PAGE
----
Club Chairman, Gareth Jones had this to say about Francois. “We are terribly saddened at the untimely passing of one of our most humble servants, Francois Swys Breytenbach. He was a shining light of unassuming dedication, commitment and respect, putting the team first, but always with a happy demeanour and glint in his eye. We have truly lost a great Bay man”.

 

First XV captain Michael Poppmeier paid homage with these words: “Listening to Marc Davids yesterday I cannot help but feel privileged to have known Fransie B and to also be a part of this BAND OF BROTHERS, "FALSE BAY".

 

“As our season slowly approaches I personally will always look back and remind myself of the FEARLESS LEGEND that was Fransie B and would like to dedicate our upcoming season to him. I know he would have only wanted us to go out and play to our best ability every Saturday”.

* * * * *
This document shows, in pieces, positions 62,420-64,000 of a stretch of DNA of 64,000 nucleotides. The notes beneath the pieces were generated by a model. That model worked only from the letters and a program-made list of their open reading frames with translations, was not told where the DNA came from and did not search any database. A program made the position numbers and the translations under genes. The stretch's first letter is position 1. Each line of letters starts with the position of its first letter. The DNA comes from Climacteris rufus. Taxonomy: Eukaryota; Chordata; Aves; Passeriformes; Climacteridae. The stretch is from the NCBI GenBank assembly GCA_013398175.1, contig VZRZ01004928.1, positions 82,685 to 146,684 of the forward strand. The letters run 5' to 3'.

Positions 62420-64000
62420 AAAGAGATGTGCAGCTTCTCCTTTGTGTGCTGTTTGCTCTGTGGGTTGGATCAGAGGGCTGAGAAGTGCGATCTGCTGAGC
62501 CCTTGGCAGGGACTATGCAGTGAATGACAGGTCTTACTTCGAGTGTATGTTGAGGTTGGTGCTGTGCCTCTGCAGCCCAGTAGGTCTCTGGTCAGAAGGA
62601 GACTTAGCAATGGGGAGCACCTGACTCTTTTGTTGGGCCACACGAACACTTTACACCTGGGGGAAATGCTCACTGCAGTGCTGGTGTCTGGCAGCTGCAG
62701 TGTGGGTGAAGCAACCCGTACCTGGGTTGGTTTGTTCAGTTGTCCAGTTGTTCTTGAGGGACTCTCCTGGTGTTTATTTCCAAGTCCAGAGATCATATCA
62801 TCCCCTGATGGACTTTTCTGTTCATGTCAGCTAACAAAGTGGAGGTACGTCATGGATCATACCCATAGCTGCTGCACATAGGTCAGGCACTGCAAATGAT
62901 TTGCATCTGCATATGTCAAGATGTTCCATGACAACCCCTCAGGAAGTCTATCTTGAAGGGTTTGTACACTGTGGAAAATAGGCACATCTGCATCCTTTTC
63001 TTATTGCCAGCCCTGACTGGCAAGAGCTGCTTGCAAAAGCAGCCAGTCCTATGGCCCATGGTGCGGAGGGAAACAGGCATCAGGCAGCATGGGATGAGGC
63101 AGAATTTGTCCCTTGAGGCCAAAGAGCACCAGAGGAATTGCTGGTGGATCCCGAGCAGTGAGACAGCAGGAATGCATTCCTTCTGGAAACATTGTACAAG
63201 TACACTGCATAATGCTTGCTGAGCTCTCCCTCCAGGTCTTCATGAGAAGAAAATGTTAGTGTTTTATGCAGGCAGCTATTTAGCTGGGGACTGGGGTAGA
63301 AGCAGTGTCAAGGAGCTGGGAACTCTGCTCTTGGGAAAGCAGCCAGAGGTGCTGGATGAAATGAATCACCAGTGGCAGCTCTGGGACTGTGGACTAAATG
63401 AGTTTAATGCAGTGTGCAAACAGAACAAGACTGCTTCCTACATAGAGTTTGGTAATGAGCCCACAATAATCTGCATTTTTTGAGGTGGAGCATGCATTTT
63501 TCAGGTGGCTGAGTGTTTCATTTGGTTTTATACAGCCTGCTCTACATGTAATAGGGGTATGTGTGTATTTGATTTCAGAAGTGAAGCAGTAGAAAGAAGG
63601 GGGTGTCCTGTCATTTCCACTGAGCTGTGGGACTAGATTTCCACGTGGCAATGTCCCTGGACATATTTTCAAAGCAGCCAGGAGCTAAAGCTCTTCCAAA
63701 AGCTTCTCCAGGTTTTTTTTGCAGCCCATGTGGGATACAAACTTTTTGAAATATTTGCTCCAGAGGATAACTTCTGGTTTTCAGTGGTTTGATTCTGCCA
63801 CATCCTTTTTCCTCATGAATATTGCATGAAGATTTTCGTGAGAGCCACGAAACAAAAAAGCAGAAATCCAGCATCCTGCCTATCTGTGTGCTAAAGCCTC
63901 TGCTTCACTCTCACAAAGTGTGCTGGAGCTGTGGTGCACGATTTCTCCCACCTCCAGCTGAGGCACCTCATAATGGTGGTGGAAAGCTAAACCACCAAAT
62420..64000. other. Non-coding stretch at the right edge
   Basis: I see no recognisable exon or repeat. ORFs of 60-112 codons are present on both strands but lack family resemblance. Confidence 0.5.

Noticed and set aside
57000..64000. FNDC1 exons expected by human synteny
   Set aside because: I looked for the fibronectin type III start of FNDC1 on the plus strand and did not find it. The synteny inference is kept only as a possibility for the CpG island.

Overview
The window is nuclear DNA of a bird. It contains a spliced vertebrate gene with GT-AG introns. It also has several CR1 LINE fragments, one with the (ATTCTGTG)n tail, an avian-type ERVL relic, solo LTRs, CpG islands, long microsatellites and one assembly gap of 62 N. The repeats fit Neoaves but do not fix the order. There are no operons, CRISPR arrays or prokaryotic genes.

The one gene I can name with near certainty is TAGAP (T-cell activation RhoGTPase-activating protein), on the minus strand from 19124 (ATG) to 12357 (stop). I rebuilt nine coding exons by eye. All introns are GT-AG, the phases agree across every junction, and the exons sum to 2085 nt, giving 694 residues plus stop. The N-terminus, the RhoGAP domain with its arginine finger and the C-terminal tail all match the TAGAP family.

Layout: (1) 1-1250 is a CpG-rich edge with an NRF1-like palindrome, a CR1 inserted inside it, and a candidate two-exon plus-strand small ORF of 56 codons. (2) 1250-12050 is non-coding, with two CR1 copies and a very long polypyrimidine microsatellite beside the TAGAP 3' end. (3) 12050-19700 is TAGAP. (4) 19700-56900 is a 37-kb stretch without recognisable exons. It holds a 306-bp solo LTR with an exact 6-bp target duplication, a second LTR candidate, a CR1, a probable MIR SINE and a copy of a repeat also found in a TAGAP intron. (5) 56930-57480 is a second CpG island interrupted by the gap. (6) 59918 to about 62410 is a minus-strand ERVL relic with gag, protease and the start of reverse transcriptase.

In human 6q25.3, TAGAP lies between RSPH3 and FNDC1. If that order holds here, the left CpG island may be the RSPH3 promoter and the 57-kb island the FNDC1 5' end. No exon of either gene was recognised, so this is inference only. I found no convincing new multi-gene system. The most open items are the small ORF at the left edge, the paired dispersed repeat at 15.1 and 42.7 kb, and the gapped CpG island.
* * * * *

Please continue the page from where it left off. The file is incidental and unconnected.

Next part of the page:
Francois’ memorial service was an indication of the impact this remarkable young man had made on those around him. Eulogies were presented by a number of people, colleagues, team mates, superiors, lecturers and friends. One of his school masters had made the journey from Limpopo to pay his last respects and shared his warm feelings of Francois.

 

As people recalled the effect of Francois on their lives, his smiling face looked over the packed-to-the-rafters hall from a big screen, a bittersweet reminder that he would not have wanted those who encountered him to shed tears at his passing.

 

He enjoyed every minute he had been gifted on this Earth and touched more lives in his short 26 years than many who spend their full three score and ten do.

 

Quite poignantly a mischievous wagtail flew through the open doors, circled the hall and flew out again, a greeting perhaps from a remarkable young man that society has lost and the kind South Africa needs.